The dim spotlight shining on the Congo conflict was enough to earn a mention in the US’ sweeping Dodd–Frank reforms, enacted in 2010 to address the causes of the financial crisis. The multistep process outlined by Section 1502 includes investigating supply chains, declaring the minerals’ impact on products, filing annual reports with the Securities and Exchange Commission, and making information available to consumers online. Though it is a notable step toward increasing awareness and diminishing the profitability of these horrendous practices, the rule contains a notable flaw. There are no consequences for businesses who refuse to comply, save for the possibility of negative public opinion. For the first two years of enforcement, companies are also able to merely report that their use of conflict minerals is “undeterminable.”11 This lack of knowledge may be excusable due to how low the raw minerals are found on the supply chain. Minerals from the DRC go through as many as 10 intermediary corporations prior to being sold as finished products.

Per_Spector_Congo_Figure2
Holly Dranginis/Enough Project
Daphrose, a miner from Rubaya, Congo.

A check in on the progress of the reforms, however, has produced a pleasant surprise. Potential did not at first seem promising; in the spring of 2013, a year out from a May 2014 reporting deadline, the results of a survey concluded that one-third of company executives remained unsure as to whether the law applied to their ventures. Few had created plans to investigate their supply chains, and a study by Tulane University Law School’s Payson Center for International Development estimated that the first year of enforcement would cost nearly USD$8 billion. However, this year the Enough Project found that, despite underwhelming enthusiasm from participating companies, the rule has provided a catalyst for change.12 Nearly 200 mines have been assessed in the last several years, with 163 passing the process. From 2013 to 2015, there was a 357 percent increase in the recorded amount of conflict-free tungsten exported from the Congo. This statistic is particularly significant, as one of the main critiques of the legislation has been that it will take away desperately needed industry from the already economically poor region, as manufacturers who are unable to certify minerals from the region as conflict-free will abstain from the region altogether.13 Individual companies have also taken it upon themselves to lead the conflict-free movement. Intel partnered with the Conflict Free Sourcing Initiative to create an audit and verification system implemented at smelting sites that work the raw minerals into metal. A large section of the Intel website is dedicated to information on the background of the conflict in the DRC and how Intel is going about its efforts to “lead the way toward conflict free.” These efforts have resulted in the world’s first microprocessors that are validated as conflict-free for tantalum, tin, tungsten, and gold.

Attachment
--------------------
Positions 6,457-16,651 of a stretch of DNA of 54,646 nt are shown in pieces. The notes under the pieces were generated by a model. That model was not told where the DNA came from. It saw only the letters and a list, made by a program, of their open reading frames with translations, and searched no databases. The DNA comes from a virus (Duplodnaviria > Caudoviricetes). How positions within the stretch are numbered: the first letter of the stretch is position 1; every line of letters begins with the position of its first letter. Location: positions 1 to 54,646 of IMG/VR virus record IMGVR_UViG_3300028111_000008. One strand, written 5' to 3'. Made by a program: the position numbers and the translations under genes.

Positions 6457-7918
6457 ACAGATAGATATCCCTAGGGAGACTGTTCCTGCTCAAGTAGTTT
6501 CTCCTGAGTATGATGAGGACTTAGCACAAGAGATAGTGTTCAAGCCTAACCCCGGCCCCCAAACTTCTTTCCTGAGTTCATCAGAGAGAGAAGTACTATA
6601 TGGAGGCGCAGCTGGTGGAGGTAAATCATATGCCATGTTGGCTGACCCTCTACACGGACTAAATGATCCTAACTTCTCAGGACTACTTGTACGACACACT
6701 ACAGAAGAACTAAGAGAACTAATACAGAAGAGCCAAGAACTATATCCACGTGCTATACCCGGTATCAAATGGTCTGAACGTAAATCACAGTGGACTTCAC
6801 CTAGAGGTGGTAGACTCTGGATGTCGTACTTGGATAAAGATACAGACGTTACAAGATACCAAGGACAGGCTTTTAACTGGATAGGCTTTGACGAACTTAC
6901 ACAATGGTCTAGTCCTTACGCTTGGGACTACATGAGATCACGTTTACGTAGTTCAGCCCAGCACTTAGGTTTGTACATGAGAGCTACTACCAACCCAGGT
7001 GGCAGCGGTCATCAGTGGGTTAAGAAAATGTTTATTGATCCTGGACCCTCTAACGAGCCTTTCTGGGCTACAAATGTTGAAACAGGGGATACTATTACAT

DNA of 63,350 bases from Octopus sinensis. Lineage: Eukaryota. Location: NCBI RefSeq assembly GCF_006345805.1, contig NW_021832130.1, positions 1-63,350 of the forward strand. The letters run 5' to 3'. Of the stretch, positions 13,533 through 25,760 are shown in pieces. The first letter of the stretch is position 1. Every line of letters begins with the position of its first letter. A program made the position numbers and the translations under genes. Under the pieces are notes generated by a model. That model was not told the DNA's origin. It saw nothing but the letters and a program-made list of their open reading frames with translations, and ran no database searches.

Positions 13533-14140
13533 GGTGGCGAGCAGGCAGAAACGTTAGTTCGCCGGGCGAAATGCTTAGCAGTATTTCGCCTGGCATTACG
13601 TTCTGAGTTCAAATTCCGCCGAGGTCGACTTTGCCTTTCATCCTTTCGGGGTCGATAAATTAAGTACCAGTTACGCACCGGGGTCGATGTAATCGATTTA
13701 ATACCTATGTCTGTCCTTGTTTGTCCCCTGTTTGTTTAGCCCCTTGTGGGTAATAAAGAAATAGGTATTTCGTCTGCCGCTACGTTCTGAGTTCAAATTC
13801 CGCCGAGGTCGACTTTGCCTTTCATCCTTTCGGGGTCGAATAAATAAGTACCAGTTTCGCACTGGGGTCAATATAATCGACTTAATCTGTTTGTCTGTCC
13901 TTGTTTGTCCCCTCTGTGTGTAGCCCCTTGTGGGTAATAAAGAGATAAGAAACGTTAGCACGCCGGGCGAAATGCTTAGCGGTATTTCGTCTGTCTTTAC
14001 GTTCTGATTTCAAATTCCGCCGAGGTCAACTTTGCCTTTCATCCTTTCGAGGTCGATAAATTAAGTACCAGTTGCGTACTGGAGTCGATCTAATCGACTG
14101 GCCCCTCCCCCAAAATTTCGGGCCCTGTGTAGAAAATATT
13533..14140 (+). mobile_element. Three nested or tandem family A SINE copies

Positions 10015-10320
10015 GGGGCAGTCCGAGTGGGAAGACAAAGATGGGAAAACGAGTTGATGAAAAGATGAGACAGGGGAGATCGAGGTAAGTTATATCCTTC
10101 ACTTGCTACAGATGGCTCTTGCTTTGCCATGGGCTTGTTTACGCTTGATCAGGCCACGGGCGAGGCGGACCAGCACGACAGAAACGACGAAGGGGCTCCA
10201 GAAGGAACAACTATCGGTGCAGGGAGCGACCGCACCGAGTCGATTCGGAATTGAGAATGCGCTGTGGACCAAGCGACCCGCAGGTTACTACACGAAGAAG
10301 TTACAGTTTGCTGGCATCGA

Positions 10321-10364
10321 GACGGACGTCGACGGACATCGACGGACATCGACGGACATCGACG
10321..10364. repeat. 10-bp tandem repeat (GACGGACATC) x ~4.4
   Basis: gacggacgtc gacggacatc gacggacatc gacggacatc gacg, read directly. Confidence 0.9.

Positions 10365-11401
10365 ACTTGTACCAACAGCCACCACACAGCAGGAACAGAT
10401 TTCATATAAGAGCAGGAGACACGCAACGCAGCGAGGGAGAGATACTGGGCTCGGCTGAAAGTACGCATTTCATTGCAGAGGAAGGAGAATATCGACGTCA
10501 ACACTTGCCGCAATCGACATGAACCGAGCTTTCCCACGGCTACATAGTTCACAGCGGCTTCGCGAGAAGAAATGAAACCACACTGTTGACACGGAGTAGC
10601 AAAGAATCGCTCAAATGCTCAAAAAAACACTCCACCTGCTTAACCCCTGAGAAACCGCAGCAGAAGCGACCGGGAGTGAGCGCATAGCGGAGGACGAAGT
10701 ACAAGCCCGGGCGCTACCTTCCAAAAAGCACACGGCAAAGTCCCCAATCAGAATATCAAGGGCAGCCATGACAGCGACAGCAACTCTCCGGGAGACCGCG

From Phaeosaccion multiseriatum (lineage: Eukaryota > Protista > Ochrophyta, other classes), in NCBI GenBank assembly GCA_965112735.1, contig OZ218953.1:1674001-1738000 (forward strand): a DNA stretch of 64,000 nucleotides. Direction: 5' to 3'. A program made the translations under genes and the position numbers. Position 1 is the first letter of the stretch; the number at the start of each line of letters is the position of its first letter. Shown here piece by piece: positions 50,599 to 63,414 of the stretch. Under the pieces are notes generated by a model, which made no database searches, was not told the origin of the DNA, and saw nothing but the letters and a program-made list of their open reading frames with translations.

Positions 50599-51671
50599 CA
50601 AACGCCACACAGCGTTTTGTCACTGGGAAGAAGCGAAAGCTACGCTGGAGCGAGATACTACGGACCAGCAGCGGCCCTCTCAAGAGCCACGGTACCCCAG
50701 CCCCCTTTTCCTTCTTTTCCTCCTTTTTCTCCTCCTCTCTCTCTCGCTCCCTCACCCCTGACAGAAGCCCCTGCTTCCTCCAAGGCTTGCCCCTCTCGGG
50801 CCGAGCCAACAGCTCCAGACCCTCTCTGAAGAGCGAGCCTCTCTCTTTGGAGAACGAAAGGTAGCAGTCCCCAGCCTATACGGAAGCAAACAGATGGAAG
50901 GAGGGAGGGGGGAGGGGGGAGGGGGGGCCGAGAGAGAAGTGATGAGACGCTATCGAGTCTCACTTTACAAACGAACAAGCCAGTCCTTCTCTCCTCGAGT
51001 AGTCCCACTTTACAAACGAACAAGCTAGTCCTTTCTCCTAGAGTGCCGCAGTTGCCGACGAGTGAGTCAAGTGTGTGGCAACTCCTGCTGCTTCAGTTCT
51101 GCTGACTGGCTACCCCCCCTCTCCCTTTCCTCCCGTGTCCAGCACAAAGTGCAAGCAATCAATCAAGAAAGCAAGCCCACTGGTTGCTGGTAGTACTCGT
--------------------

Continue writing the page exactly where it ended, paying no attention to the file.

In its progress report, the Enough Project spoke to Daphrose, a woman living in a Congolese mining town. She reported that since the Dodd–Frank reforms have begun making an impact, “more or less, it’s better now” in the Congo.14 Celebrating the success of a seemingly unlikely solution provides an opportunity to look toward an even better future. The DRC needs a transparent government with a strong rule of law to work hand-in-hand with manufacturers and citizens who require protection from militant groups looking to turn Congo’s resource wealth to their advantage. A complete end to this style of violence is only feasible with a massive shift in global production norms. However, as corporate action is spurred by consumer demand, the actions of the average consumer are also vital to progressing toward a conflict-free electronics supply. The results of the conflict minerals rule has shown corporations that change is possible, and now it is up to consumers to tell corporations, with their dollars, that responsible change is profitable.

References

  1. Conflict-free processors [online] (2014). http://www.intel.com/content/www/us/en/corporate-responsibility/conflict....
  2. Lalji, N. The resource curse revised: conflict and coltan in the Congo. Global Policy Forum [online] (2007). http://www.globalpolicy.org/component/content/article/198/40150.html.
  3. Democratic Republic of Congo profile. BBC News Africa [online] (2013). http://www.bbc.co.uk/news/world-africa-13286306.
  4. Gettlemen, J. The price of precious. National Geographic [online] (2013). http://ngm.nationalgeographic.com/2013/10/conflictminerals/gettleman-text.
  5. Prendergast, J. Conflict minerals 101. Enough! Project [online] (November 18, 2009). http://www.youtube.com/watch?v=aFsJgcoY20.
  6. Congo’s wars: peace they say, but the killing goes on. The Economist [online] (March 27, 2003). http://www.economist.com/node/1667129.
  7. Ma, T. China and Congo’s coltan connection. Project 2049 [online] (2016). http://project2049.net/documents/china_and_congos_coltan_connection.pdf.
  8. Gettlemen, J. Congo study sets estimate for rape much higher. The New York Times [online] (May 11, 2011). http://www.nytimes.com/2011/05/12/world/africa/12congo.html?_r=0.
  9. Theophile, M. Why they rape: DRC child soldier spout. Safeworld Field Partners [online] (2012). http://www.asafeworldforwomen.org/fpdrc/cofapri/cofapri-blogs/3031-forme....
  10. Nolen, S. Not women anymore: the Congo’s rape survivors face shame, pain, and AIDS. Ms. Magazine [online] (2005). http://www.msmagazine.com/spring2005/congo.asp.
  11. Bowman, R. Companies need to step up to meet new conflict-minerals reporting rule. Forbes [online] (December 10, 2013). http://www.forbes.com/sites/robertbowman/2013/12/10/companies-need-to-st....
  12. Dodd–Frank 1502: impact update. Enough! Project [online] (February 26, 2016). http://www.enoughproject.org/reports/dodd-frank-1502-impact-update.
  13. Berlau, J. Dodd–Frank is hurting those who had nothing to do with the financial crisis. The New York Times [online] (April 14, 2016). http://www.nytimes.com/roomfordebate/2016/04/14/has-dodd-frank-eliminate....
  14. Dranginis, H. Boom town: what happened when Wall Street reform came to Congo’s frontier mining towns. Enough! Project [online] (February 11, 2016). https://medium.com/@EnoughProject/boom-town-afe0075ce163#.3yr0n2a2k.